Tchaikovsky : Iolanta
 
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Tchaikovsky : Iolanta

4 May 2010 | Format: MP3

£6.39 (VAT included if applicable)
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8:46
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2:16
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Product details

  • Original Release Date: 1 Sep 2009
  • Release Date: 1 Sep 2009
  • Label: Warner Classics International
  • Copyright: 2009 Warner Classics & Jazz, Warner Music UK Ltd
  • Record Company Required Metadata: Music file metadata contains unique purchase identifier. Learn more.
  • Total Length: 1:36:45
  • Genres:
  • ASIN: B003IO9H7W
  • Average Customer Review: 3.0 out of 5 stars  See all reviews (1 customer review)
  • Amazon Bestsellers Rank: 65,903 in MP3 Albums (See Top 100 in MP3 Albums)

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9 of 9 people found the following review helpful By J. A. Peacock on 30 Dec 2009
Format: Audio CD
Although only `Eugene Onegin' and `The Queen of Spades' have made any serious headway in Western theatres, Tchaikovsky regarded his operas as central to his life's work and operatic success as central to his public success as a composer: whereas a symphony or string quartet might only be performed occasionally, he wrote, a hit in the opera house "could be performed forty times in one season" and opera "alone provides you with the opportunity to communicate with the masses of the public".*

`Iolanta' was his tenth and final completed opera, although he had destroyed the scores of two of them (`The Voyevoda' and `Undine'). In one act, it was conceived and commissioned to be performed in tandem with his ballet, `The Nutcracker'. The plot can be told briefly: a young princess is blind from birth and kept in (over)protective seclusion by her father; she develops the ability to see when she falls almost instantly in love with a young knight, who has opportunely stumbled upon their castle; cue general rejoicing as the curtain falls. The libretto, by Modest Tchaikovsky (the composer's brother), shows that he was aptly named as far as his talents went - the work is padded out to its detriment by a lot of rather perfunctory dialogue between sundry characters explaining the background and the course of events as the opera progresses.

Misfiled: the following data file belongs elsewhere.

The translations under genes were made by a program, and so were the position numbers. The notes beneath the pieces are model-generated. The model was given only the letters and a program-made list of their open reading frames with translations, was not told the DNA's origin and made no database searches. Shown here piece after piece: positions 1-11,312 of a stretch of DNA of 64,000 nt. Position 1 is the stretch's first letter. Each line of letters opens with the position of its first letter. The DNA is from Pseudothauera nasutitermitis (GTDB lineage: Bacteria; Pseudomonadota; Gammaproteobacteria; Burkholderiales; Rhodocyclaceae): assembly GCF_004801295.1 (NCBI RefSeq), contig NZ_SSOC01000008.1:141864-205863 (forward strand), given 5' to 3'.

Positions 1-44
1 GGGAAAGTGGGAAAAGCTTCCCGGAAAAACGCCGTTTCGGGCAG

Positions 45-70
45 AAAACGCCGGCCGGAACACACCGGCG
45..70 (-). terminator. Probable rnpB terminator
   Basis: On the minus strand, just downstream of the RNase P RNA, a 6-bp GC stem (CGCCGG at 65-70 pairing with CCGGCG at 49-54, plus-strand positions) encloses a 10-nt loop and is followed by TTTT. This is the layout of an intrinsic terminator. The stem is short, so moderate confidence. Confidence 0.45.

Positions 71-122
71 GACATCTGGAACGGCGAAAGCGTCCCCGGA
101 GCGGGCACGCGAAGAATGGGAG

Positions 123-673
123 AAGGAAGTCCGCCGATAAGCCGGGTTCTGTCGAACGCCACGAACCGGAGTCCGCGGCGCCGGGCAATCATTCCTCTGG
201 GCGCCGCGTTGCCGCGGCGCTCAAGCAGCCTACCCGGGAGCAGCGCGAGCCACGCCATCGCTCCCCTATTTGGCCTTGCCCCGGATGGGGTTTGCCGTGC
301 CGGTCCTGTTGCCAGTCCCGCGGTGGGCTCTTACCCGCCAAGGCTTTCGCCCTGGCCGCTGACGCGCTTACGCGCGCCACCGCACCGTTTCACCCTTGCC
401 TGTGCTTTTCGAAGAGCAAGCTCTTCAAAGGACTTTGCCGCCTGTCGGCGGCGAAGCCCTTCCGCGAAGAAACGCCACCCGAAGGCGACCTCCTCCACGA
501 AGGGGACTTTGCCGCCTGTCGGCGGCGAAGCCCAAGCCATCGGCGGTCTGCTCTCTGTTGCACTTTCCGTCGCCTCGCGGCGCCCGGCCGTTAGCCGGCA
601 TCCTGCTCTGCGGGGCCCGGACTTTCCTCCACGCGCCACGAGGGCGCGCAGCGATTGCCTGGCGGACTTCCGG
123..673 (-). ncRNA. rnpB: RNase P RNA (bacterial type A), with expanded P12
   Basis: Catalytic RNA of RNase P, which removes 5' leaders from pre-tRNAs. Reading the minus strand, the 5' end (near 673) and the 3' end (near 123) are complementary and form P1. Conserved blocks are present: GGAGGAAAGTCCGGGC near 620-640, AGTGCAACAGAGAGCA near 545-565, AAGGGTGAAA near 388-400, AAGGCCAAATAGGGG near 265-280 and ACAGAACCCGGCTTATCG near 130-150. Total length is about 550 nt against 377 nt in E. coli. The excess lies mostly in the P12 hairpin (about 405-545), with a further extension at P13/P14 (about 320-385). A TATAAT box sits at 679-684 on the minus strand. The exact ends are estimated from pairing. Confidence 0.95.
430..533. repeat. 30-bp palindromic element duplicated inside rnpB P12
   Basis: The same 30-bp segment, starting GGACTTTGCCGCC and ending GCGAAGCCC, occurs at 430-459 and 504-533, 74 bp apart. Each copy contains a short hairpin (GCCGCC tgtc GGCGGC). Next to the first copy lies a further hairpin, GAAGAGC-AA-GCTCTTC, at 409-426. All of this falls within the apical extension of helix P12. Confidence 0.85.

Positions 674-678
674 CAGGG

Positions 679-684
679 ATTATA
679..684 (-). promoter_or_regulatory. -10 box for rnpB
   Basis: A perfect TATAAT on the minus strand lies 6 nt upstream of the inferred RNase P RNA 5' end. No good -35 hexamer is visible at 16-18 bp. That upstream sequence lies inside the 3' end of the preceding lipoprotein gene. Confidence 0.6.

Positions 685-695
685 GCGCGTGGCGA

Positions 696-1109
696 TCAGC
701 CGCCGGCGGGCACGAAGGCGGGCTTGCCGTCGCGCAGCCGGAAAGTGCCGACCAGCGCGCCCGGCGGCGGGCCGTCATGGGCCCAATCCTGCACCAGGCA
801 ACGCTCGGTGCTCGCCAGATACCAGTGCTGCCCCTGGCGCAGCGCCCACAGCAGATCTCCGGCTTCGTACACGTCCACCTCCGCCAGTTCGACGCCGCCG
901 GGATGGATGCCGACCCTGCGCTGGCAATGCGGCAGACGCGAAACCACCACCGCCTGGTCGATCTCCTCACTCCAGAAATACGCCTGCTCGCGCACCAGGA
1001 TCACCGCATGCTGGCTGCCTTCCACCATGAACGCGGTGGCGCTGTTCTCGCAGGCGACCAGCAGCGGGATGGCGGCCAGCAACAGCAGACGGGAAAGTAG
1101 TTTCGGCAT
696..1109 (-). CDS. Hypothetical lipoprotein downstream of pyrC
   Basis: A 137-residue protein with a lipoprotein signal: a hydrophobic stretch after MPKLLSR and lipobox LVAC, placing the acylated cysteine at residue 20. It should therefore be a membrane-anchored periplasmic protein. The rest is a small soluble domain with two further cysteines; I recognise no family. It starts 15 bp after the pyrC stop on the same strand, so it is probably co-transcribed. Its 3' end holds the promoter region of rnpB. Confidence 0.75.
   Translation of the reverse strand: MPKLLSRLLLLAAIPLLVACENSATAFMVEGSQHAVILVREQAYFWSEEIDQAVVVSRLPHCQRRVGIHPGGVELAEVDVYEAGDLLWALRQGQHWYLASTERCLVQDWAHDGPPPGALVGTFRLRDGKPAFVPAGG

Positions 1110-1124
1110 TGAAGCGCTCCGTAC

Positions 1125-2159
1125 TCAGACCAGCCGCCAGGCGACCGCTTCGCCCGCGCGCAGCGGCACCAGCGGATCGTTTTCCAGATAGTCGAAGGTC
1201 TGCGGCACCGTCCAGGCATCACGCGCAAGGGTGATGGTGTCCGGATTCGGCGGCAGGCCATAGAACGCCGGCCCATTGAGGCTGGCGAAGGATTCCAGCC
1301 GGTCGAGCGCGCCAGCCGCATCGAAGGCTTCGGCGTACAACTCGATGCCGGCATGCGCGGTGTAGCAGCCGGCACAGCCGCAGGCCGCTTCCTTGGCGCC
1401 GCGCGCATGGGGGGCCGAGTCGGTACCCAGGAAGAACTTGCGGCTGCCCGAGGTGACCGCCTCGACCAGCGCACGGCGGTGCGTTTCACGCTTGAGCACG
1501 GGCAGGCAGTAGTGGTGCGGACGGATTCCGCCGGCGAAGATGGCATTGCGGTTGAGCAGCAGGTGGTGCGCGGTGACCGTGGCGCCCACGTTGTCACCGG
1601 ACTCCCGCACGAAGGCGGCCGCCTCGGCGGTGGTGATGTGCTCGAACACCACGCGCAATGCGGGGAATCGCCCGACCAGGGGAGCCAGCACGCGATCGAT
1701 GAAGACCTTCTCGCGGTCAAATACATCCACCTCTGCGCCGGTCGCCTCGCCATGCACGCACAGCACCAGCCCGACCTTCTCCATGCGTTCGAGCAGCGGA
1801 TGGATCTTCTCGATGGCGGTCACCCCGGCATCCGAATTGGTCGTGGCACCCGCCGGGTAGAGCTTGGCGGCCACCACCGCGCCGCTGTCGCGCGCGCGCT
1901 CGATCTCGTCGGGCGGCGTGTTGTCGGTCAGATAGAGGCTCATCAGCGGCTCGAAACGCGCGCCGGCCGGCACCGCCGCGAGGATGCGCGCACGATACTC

Having said that, there are some attractive set pieces in the score - for example, a stirring aria for the king and Iolanta's justly well-known aria, "Why until now have I never known anguish?" (which latter crops up occasionally in the concert hall and on disc).
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Most Helpful Customer Reviews on Amazon.com (beta)

Amazon.com: 1 review
3 of 3 people found the following review helpful
is the work of a great artist vs a pure vocalist 12 Aug 2014
By Walter Hartman - Published on Amazon.com
Format: Audio CD Verified Purchase
Here is Galina Vishnevskaya in Tchaikovsky's lesser known work. Both work, artist and supporting cast forge a very persuasive and interesting recording. This, being late Vishnevskaya, is the work of a great artist vs a pure vocalist. I always find that more interesting. Gedda is wonderful and conducting and sound makes this a very valuable release.
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